A recent study published in Stem Cell Research reports that researchers successfully created three-dimensional (3D) bioprinted human brain tissue, enabling the formation of functioning neural networks that could simulate network activity in both normal and pathological situations.
Understanding neural networks in the human brain is crucial for understanding brain health and disease. However, animal-based models can’t effectively replicate the high-level data processing of the human brain due to variations in cell composition, neural networks, and synaptic integration. 3D bioprinting offers a more accurate method for creating human brain tissue by physically repositioning hydrogels and living cells within a physiologically complex cytoarchitecture. Bioprinting soft tissues like the brain, however, raises concerns as soft biomaterials can’t maintain complex 3D architectures or rigid gels.
About the Study
In the study, researchers developed a 3D bioprinting platform to manufacture tissue with defined human brain cell types in any desired dimension. They aimed to build layered brain tissue, including neural precursor cells (NPCs) that establish connections within and between brain layers to keep the structure intact. They developed a bioink for printing and used fibrin gel to print the tissues. Bioprinting methods included extrusion-based, laser-based, and droplet-based techniques. The extrusion-based 3D bioprinting technique involved layering gel to simulate brain structures like human cortex laminations.
For each layer, the researchers chose a 50mm thickness and built multilayered tissues by placing the layers horizontally side by side. They designed 3D-printed brain tissue that is relatively thin but functional, multilayered, establishes cell compositions and desired dimensions, and is easy to maintain and test in a standard laboratory environment.
The researchers determined that 2.50 mg/ml fibrinogen and 0.50 to 1.0 U thrombin were optimal concentrations for hydrogel formation, resulting in a gelation time of 145 seconds, enabling printing on 24-well plates. The majority (85%) of cells were viable and survived for seven days. The team created gamma-aminobutyric acid (GABA)- and cortical-glutamate precursor-derived from human pluripotent stem cells (hPSCs) to investigate whether GABAergic interneurons and glutamatergic neurons form synaptic connections when introduced into printed tissue before printing. Before printing, they combined the two precursor populations in a 1:4 ratio to match the ratio of interneurons to cortical projection neurons in the cerebral cortex.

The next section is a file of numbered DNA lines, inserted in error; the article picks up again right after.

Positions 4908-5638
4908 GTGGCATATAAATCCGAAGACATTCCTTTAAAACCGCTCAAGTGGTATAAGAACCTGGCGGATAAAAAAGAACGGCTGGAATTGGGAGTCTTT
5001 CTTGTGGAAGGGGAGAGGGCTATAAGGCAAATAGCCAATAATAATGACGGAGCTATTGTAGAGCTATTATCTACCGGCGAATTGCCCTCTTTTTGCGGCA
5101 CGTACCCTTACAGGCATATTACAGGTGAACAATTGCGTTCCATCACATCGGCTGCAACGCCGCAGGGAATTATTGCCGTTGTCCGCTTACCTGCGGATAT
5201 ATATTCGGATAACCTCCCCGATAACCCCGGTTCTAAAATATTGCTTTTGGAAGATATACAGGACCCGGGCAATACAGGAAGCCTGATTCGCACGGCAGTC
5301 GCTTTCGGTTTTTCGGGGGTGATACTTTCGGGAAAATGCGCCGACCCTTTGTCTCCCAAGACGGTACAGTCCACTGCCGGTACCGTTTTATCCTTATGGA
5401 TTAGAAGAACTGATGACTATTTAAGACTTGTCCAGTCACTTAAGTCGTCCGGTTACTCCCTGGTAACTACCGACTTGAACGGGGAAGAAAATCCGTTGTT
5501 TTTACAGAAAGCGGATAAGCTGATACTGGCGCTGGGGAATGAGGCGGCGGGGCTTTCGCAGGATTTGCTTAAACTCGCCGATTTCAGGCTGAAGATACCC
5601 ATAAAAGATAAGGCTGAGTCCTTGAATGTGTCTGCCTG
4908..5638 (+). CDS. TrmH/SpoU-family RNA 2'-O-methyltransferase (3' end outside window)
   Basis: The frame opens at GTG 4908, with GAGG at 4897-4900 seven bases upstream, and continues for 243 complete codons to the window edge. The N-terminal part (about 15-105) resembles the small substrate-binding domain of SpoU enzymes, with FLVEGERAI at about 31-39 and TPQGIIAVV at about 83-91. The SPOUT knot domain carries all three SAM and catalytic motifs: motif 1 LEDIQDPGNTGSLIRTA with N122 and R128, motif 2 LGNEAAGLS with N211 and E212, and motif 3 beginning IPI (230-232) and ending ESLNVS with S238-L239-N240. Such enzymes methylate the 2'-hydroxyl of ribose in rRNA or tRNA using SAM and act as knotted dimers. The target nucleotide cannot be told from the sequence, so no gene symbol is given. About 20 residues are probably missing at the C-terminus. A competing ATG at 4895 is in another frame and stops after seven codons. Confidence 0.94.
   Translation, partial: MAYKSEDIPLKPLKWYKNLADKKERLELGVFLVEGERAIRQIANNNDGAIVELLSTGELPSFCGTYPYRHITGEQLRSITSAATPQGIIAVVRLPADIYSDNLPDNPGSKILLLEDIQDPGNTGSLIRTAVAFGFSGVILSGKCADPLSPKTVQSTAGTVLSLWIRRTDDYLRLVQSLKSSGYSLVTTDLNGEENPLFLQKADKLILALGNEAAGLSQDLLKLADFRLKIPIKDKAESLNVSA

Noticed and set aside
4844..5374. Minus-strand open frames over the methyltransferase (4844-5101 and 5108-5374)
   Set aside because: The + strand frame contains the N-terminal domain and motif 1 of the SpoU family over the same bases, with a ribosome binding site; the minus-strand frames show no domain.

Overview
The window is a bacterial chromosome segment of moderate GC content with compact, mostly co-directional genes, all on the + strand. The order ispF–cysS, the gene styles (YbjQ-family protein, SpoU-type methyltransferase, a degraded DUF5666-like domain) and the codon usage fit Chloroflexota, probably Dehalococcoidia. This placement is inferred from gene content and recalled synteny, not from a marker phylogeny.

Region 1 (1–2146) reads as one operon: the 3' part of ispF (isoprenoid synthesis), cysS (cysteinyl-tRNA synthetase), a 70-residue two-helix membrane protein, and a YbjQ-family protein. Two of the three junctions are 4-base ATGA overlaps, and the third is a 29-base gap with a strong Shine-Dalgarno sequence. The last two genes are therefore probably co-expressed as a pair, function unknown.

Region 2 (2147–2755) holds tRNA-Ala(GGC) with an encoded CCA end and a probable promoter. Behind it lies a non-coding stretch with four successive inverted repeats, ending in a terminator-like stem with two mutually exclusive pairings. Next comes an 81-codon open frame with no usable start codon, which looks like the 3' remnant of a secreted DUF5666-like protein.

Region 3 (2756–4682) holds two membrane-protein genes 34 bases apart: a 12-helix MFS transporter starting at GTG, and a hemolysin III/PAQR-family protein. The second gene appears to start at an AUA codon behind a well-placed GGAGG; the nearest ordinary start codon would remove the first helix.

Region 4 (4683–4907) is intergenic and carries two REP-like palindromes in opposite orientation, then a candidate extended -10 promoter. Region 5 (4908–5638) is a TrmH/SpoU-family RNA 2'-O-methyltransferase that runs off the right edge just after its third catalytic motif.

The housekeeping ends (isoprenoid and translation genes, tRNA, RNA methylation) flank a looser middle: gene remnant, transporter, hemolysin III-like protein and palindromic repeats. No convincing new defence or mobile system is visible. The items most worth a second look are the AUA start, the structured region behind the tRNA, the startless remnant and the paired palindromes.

The researchers recorded electrophysiological data from tissues printed with glutamatergic cortical GFP+-precursors, unfilled GABAergic MGE precursors, and hPSC-derived astrocyte precursors incorporated into glutamate neurons and GABA interneurons. The printed tissue was immunostained with an axonal marker, SMI312. They examined Alexander’s disease (AxD), a neurodegenerative disorder caused by anomalies in the GFAP gene, to study pathological mechanisms. They used live imaging of glutamate uptake through glutamate-sensitive fluorescent reporters (iGluSnFR) to investigate neuron-astrocyte interactions and neuron-glia connections in AxD.
The printed neuronal precursors developed into neurons within weeks and formed functional neural networks within and across tissue layers. Printed astrocyte precursors matured with complex processes to function in neuron-astrocyte networks. Conventional culture techniques could preserve the 3D brain tissue, making it easier to study in physiological and pathological environments. The viability of cells decreased with increasing thrombin concentrations at a fibrinogen concentration of 2.50 mg/ml, remained unchanged at a constant concentration of 0.50 E fibrinogen, and cells aggregated at increased fibrinogen levels.
The bioprinted nerve cells matured and maintained tissue form, with GFP-expressing cells transforming into microtubule-associated protein 2 neurons (MAP2+) in a band a week after printing. The printed tissue maintained a stable configuration where neuronal precursors proliferated and built neural networks. The neuronal subtypes established functional networks within the bioprinted tissue, with hPSC-derived MGE cells expressing NK2 homeobox 1 (NKX2.1) and GABA, and cortical precursors positive for Forkhead-Box G1 (FOXG1) and Paired Box 6 (PAX6). The bioprinted neuronal tissue constructions promote the growth of cortical glutamatergic neurons and GABAergic interneurons.
The researchers used a highly concentrated potassium chloride solution to print tissue with neurons and astrocytes to demonstrate functional connections. Astrocytes expressed glutamate transporter 1 (GLT-1), indicating maturation. The printed cortical and striatal neuronal bands remained intact 15 days after printing, and GFP and mCherry neurites developed towards each other. The printed human brain tissue could replicate diseased processes, with AxD astrocytes showing intracellular GFAP aggregation. After 30 days, MAP2+ neurons and GFAP+ astrocytes exhibited complex morphology and synapsin expression.
Overall, the study’s results demonstrate the ability of 3D printing to create functioning brain tissue for simulating network activity in both normal and pathological environments. The tissues generated by bioink establish functional synaptic connections between neuronal subtypes and neuron-astrocyte networks within two to five weeks. The 3D platform provides a defined environment for studying human brain networks in healthy and pathological environments; however, there are limitations, such as the softness of the gel and the 50 mm printed tissue thickness.